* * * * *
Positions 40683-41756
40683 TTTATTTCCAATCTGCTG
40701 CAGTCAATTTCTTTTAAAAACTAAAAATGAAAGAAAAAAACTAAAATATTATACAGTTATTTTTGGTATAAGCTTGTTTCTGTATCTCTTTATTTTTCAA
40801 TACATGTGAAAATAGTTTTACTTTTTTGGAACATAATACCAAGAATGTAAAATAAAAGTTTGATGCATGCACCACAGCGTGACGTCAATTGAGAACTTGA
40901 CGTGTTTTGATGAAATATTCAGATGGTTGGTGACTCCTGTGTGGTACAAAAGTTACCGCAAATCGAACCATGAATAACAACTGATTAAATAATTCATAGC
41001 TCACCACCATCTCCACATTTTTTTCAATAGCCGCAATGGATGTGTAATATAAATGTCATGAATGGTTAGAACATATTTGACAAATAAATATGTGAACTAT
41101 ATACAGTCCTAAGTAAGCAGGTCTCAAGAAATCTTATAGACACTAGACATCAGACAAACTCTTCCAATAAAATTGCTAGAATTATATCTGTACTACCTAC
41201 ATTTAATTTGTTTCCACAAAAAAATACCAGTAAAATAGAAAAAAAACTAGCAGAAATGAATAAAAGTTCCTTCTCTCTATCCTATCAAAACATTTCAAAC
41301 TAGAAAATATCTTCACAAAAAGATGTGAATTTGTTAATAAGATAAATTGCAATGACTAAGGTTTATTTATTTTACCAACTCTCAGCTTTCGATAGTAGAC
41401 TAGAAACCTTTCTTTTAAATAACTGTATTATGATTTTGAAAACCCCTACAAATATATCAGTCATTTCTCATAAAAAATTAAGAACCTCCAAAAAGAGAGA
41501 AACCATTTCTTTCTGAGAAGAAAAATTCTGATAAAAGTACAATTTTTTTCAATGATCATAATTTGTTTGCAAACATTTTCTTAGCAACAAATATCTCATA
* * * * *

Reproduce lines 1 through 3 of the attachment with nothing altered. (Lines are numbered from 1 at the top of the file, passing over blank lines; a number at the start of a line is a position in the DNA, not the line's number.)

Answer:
Positions 40683-41756
40683 TTTATTTCCAATCTGCTG
40701 CAGTCAATTTCTTTTAAAAACTAAAAATGAAAGAAAAAAACTAAAATATTATACAGTTATTTTTGGTATAAGCTTGTTTCTGTATCTCTTTATTTTTCAA